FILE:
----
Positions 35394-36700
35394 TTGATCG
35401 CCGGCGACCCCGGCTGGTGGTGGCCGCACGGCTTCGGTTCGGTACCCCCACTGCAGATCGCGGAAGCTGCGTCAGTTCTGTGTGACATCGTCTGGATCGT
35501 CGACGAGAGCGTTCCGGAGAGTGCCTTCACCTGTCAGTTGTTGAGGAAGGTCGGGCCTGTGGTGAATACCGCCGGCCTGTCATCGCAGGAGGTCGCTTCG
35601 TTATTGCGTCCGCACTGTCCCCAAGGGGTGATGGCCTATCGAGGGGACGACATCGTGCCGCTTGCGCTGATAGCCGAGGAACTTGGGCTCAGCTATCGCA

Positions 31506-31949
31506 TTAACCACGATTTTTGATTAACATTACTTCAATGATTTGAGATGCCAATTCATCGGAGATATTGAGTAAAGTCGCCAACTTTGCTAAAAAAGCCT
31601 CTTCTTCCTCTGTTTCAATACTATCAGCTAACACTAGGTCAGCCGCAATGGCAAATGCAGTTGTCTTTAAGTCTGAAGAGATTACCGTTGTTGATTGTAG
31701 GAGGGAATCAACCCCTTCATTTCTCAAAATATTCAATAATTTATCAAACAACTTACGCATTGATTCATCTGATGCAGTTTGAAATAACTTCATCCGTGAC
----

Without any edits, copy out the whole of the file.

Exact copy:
Positions 35394-36700
35394 TTGATCG
35401 CCGGCGACCCCGGCTGGTGGTGGCCGCACGGCTTCGGTTCGGTACCCCCACTGCAGATCGCGGAAGCTGCGTCAGTTCTGTGTGACATCGTCTGGATCGT
35501 CGACGAGAGCGTTCCGGAGAGTGCCTTCACCTGTCAGTTGTTGAGGAAGGTCGGGCCTGTGGTGAATACCGCCGGCCTGTCATCGCAGGAGGTCGCTTCG
35601 TTATTGCGTCCGCACTGTCCCCAAGGGGTGATGGCCTATCGAGGGGACGACATCGTGCCGCTTGCGCTGATAGCCGAGGAACTTGGGCTCAGCTATCGCA

Positions 31506-31949
31506 TTAACCACGATTTTTGATTAACATTACTTCAATGATTTGAGATGCCAATTCATCGGAGATATTGAGTAAAGTCGCCAACTTTGCTAAAAAAGCCT
31601 CTTCTTCCTCTGTTTCAATACTATCAGCTAACACTAGGTCAGCCGCAATGGCAAATGCAGTTGTCTTTAAGTCTGAAGAGATTACCGTTGTTGATTGTAG
31701 GAGGGAATCAACCCCTTCATTTCTCAAAATATTCAATAATTTATCAAACAACTTACGCATTGATTCATCTGATGCAGTTTGAAATAACTTCATCCGTGAC